In Union Square, Yongxin Fu, better known as The Monkey King held court over passersby.
Clad in a colorful red costume and monkey mask, he spun a five-feet yellow-and-red rod rapidly and rhythmically with one hand, then suddenly hurled it into the air and caught it to the delight of the crowd.
Every day for the past three years, Fu, 65, has performed as the Chinese mythological figure “Monkey King” in Union Square.
The Monkey King is a legendary character in “Journey to the West” one of the Four Great Classical Novels of Chinese literature and a representative of Chinese culture. During President Trump’s recent visit to China, the Monkey King was one of the Peking Opera plays that Chinese President Xi Jinping welcomed him with.
“Not many people here really know about Peking Opera, or the Monkey King,” he said. “But they are at least curious about it.”
Fu is a retired doctor and an amateurish Peking Opera performer. He migrated from Zhejiang, China to New York in 2014, to be with his children who had lived here for decades. He intended to continue his Peking Opera career and brought all his costumes and instruments.
“I started practicing the acrobatics of Peking Opera when I was 13,” said Fu. “Peking Opera has been an essential part of my life.”
But Fu could barely find opportunities to perform in New York City so he took his passion to the streets.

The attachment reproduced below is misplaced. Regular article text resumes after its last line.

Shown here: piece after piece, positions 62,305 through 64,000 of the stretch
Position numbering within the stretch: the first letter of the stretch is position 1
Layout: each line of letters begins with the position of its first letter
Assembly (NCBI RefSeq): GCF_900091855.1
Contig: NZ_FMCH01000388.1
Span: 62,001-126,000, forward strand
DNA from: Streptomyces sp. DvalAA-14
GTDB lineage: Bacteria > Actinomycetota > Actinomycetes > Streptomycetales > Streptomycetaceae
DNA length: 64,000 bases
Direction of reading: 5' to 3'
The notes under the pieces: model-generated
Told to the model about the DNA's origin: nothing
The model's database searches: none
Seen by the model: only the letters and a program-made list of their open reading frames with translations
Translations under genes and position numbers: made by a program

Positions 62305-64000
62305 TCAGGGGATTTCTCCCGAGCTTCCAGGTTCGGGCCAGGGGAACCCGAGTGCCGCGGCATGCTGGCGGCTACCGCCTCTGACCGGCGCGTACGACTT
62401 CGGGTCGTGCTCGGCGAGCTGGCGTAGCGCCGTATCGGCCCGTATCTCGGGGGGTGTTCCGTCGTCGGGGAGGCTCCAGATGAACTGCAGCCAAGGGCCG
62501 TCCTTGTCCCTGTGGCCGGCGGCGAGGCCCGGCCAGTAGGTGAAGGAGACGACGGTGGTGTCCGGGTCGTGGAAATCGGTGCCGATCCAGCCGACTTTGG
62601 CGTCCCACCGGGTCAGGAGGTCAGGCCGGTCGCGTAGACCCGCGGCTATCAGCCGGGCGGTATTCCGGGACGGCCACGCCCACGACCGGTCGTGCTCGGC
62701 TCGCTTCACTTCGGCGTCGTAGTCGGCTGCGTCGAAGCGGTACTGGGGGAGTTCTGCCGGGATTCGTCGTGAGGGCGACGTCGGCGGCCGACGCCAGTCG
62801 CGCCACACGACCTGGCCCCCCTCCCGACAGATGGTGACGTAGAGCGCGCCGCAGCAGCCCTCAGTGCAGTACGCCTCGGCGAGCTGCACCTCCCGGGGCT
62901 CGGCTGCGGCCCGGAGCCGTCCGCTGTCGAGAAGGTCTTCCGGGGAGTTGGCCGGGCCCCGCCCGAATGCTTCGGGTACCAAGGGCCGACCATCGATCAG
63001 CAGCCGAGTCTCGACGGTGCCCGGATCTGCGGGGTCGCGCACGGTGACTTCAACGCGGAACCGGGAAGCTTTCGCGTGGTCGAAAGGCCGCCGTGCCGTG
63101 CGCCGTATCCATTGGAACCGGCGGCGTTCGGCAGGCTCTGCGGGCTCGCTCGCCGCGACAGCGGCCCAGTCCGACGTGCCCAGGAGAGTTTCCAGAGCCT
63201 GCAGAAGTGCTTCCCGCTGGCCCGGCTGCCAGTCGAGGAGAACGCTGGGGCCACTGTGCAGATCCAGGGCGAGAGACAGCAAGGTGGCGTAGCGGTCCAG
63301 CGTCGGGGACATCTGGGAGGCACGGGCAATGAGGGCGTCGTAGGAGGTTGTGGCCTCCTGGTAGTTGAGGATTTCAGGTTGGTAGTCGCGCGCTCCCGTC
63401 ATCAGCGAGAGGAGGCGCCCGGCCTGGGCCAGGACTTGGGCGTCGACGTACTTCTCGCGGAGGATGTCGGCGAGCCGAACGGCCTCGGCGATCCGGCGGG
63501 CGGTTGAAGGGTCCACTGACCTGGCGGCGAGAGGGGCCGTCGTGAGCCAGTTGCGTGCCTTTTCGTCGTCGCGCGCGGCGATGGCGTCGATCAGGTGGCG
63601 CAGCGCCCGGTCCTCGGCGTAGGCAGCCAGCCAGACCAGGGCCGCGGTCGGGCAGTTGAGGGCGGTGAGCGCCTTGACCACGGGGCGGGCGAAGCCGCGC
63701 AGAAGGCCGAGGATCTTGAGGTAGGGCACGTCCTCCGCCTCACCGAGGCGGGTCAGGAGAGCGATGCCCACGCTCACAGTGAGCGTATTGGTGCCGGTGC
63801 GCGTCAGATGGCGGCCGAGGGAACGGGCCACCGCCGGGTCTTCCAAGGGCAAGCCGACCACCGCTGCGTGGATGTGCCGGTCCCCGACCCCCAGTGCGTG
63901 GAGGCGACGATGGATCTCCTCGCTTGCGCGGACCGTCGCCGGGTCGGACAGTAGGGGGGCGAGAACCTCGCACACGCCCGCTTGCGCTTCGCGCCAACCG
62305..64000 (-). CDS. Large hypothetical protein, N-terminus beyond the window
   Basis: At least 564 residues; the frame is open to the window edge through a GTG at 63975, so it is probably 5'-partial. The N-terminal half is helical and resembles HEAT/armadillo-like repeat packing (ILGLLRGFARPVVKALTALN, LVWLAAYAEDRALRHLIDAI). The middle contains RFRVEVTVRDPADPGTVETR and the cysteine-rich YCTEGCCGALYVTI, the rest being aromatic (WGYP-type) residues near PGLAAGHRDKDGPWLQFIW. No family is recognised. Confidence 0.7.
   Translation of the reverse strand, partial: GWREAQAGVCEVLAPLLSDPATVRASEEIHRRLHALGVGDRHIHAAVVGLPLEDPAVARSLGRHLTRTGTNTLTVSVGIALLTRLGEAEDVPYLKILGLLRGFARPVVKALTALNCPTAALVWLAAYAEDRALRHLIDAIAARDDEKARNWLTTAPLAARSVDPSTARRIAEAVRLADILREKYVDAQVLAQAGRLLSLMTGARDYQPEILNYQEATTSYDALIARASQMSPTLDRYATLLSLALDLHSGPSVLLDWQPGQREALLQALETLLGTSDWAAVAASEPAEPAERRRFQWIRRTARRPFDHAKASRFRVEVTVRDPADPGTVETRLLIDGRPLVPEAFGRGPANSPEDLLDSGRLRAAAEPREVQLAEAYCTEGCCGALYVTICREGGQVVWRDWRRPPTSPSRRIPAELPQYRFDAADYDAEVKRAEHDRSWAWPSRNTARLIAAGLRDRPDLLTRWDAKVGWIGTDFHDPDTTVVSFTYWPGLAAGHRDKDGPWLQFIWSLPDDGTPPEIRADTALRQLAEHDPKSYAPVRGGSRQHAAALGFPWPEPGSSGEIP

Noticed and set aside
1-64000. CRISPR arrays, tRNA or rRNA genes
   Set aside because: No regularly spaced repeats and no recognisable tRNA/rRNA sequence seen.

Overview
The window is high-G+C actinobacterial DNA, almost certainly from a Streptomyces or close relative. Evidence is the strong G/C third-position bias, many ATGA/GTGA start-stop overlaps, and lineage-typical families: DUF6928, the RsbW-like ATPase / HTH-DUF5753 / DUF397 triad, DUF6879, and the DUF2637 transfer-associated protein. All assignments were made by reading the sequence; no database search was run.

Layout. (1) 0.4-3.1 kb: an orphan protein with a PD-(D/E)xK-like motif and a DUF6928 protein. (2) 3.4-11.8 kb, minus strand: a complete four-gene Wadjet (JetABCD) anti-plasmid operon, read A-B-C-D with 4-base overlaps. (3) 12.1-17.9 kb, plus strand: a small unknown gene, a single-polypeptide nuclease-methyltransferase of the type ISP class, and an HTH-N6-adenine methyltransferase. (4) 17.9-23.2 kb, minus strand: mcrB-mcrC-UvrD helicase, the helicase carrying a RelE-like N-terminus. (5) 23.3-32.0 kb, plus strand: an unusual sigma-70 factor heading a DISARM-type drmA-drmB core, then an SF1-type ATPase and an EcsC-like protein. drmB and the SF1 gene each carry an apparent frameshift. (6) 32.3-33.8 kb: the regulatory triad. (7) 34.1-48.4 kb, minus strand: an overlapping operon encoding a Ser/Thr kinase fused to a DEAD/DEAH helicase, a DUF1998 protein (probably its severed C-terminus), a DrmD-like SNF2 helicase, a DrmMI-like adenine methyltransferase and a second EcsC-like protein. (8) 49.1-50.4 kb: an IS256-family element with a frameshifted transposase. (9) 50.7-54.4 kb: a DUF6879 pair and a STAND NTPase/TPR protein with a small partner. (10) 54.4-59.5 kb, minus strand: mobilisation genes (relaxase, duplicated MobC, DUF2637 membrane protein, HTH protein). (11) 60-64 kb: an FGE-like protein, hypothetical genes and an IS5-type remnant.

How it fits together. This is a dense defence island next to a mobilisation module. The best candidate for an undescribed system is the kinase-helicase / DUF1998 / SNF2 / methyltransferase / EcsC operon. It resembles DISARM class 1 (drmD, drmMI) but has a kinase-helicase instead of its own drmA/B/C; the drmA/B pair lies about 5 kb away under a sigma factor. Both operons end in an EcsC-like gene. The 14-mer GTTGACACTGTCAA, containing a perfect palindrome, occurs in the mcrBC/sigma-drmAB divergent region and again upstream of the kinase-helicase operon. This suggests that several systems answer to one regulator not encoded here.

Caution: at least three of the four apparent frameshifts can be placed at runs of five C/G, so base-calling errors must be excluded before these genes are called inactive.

His family was not thrilled with his dream of performing on the city streets.
“Because street performer is not a decent occupation according to Chinese traditional social norm,” he said. “But I am a stubborn person. I just told my children that I would go crazy if I kept doing nothing.”
His vision has been a success. His colorful performance draws crowds. Passersby stop and snap photographs with him and his tip jar overflows with bills.
Ben Vasquez, a 29-year-old model from the Bronx, loves the Monkey King.
He carried a photo of him and Fu taken two years ago on the same day at the same place.
“Anytime I walk by, I stop and look at him,” said Vasquez. “I love Monkey King. I love the outfit of it, the film about it, everything about it.”
Fu gives the crowd a good show. He pays attention to every detail especially his costume which he described as a golden chain mail shirt, a phoenix feather cap, and cloud walking boots.
“And the stick is called the Golden Cudgel,” he said. “It is Monkey King’s magic weapon.”
For Fu, promoting Chinese culture and earning money are just a bonus for doing what he loves. His main goal is to stay healthy by practicing acrobatics.
“So I am happy even if I cannot get any money for a whole day,” he said. “At least I gain health.”
Although Fu speaks no English, language never gets in his way.
“Frankly speaking, there is no one at Union Square who I don’t know,” he said. “For me, they are all counted as my friends “I just use my body language to communicate with them. Whenever I come here, I feel like I am home.”